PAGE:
No one answered the door to let this little girl enter Hatley Castle. Perhaps the butler was off having a cup of tea in the kitchen and chatting with the cook. Well, let's take a stroll around the gardens, instead. 

I wrote a recent post about Hatley Castle, built by a coal baron in the early 20th century. The gardens were closed last time we visited, so we tried again. There isn't a lot blooming yet, but signs of life are everywhere. The Italian garden is formal, with gravel paths, a beautiful stone pergola (where the little girl's mother had wedding photos taken a number of years ago), and four statues representing the four seasons. I believe the photo is of autumn, with sheaves of wheat in her hand. 

In other, more natural areas, streams trickle down to a large pond. I'm not certain what the flowers are, but they fit in well with the mossy stones lining the stream.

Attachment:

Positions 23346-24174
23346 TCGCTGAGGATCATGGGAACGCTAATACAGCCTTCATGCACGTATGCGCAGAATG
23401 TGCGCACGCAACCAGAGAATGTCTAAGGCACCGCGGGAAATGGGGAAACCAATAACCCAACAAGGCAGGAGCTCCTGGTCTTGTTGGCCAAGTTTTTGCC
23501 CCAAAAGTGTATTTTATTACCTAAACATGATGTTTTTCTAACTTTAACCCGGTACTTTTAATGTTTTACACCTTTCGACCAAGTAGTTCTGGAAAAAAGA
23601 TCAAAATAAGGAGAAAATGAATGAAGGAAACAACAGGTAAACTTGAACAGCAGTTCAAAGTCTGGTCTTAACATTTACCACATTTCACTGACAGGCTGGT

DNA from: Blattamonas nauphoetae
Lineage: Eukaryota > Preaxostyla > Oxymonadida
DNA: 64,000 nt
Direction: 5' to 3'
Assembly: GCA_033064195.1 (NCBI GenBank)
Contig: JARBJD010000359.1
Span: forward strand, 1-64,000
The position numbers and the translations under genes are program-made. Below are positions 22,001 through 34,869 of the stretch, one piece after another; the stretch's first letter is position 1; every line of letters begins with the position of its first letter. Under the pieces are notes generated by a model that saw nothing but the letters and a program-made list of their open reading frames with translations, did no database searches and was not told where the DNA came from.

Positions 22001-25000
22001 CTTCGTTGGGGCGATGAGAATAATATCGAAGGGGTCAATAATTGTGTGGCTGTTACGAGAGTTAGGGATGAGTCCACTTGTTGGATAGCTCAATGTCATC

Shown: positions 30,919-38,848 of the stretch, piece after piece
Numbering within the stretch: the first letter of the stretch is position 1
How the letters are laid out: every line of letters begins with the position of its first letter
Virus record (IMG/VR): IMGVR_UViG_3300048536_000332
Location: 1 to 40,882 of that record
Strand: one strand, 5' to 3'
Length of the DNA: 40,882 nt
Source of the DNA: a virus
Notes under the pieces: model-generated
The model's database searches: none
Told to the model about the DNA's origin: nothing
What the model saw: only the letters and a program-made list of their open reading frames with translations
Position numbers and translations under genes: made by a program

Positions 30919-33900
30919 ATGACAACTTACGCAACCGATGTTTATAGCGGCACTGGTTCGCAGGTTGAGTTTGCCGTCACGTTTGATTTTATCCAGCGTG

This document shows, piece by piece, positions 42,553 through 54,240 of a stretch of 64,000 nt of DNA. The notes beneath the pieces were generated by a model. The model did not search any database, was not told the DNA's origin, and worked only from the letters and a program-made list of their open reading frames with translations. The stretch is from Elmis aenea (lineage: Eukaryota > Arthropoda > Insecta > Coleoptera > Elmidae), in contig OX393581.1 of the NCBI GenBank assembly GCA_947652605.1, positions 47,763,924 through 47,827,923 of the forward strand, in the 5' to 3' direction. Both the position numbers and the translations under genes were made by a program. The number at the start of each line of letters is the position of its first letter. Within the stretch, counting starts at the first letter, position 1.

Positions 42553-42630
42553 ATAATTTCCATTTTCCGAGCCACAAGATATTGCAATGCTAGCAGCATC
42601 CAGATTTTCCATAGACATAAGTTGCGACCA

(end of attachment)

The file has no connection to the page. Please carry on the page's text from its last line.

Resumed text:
A narrow section of the pond is linked to an island by an arched bridge. The look reminded me very much of Monet's garden in Giverny. Alas, there were pirates about and we had to swordfight our way to reach safety in the gazebo on the island. Sadie was a good captain and guided us all well. 

Grape hyacinths, hellebores, and daffodils carpeted the woodland area of the gardens. Yellow and blue are such a great combination, especially against all the green. Perfection! 

Many Canada Geese live near the garden and consider themselves the owners, I think. They honked furiously when we got too close, and I wonder if nesting has made them protective and a wee bit cranky.